This text offers a novel contribution to criminological theory by introducing the complex issues relating to the structuring and analysing of causation. Warr traces the paradigm shift, or drift, that has occurred in the history of criminology and shows how the problem of causation has been a leading factor in these theoretical developments. This is an introductory text which presents both seasoned criminologists as well as students with the interesting intersections between the fields of criminology and the philosophy of the social sciences. The problem of causation is notoriously difficult and has plagued philosophers and scientists for centuries. Warr highlights the importance of grappling with this problem and demonstrates how it can lead to unsuccessful theorising. This accessible account will be a must-read for scholars of criminal justice, penology and philosophy of social science. Jason Warr is a Lecturer in Criminology at the University of Lincoln, UK, with interests in penology, sociology of power and the philosophy of science. He holds an HEA teaching fellowship and teaches across criminology, penology and research methods.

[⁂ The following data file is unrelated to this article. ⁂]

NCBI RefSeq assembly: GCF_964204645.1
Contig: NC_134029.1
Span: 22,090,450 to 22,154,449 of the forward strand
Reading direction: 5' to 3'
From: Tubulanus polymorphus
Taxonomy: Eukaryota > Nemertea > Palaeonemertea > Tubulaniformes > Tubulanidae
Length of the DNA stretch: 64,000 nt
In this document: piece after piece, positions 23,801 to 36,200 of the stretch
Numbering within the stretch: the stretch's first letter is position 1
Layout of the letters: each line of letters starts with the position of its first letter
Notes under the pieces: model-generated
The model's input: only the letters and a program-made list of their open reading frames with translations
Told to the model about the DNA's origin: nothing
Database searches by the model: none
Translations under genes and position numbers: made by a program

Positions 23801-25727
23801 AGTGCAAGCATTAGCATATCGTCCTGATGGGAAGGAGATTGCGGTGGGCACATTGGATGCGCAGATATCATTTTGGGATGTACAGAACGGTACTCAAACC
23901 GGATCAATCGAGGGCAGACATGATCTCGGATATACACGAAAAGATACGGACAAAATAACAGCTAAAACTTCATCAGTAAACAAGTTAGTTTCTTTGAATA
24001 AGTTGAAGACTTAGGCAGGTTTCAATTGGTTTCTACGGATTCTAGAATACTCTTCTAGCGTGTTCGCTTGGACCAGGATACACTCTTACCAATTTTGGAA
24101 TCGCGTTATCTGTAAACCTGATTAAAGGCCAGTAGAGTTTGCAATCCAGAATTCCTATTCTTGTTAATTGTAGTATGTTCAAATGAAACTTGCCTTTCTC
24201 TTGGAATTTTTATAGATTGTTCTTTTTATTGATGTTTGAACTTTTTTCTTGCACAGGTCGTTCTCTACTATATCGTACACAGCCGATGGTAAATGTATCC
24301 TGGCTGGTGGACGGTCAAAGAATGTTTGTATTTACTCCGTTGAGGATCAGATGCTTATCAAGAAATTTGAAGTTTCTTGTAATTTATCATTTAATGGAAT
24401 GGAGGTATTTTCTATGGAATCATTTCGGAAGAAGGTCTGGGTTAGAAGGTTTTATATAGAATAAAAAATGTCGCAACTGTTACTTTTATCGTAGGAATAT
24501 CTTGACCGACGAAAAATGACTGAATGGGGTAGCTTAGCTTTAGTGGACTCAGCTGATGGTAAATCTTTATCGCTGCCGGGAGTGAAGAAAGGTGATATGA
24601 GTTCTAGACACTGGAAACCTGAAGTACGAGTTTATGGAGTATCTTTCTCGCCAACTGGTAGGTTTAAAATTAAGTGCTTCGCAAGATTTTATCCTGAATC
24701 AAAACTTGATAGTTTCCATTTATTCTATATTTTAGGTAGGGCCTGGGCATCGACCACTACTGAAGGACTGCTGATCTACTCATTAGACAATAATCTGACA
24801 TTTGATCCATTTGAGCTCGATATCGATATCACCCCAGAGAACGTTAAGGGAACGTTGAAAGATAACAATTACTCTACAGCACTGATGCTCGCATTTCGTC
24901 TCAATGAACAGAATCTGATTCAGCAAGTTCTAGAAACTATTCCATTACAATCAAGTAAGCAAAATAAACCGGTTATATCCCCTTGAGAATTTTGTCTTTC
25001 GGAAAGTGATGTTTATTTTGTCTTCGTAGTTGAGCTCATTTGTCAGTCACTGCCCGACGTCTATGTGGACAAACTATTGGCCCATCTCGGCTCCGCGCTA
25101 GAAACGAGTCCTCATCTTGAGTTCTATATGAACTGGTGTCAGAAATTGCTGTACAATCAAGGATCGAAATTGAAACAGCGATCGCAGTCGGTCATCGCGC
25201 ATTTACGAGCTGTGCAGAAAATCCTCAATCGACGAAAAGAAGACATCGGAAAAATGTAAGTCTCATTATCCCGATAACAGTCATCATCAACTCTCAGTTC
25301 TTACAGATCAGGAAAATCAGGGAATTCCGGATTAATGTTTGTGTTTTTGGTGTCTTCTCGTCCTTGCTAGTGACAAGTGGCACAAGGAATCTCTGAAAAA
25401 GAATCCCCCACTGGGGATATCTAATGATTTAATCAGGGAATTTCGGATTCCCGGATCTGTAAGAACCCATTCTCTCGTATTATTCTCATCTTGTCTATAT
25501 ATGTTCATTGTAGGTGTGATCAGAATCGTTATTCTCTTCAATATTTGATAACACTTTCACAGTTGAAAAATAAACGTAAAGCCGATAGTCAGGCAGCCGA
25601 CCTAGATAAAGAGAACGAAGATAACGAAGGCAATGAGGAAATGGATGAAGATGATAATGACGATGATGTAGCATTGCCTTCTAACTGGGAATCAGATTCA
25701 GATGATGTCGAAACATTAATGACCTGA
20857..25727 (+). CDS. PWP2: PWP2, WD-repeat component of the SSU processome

Formatted Contents Note
1.Introduction 2.The Problem 3. Humean Causation 4.Deviant Causal Chains, Refutations and Other Problems 5.Historical Examples 6.The Paradigm Drift 7. INUS Conditions 8.Consequences 9. Conclusion.
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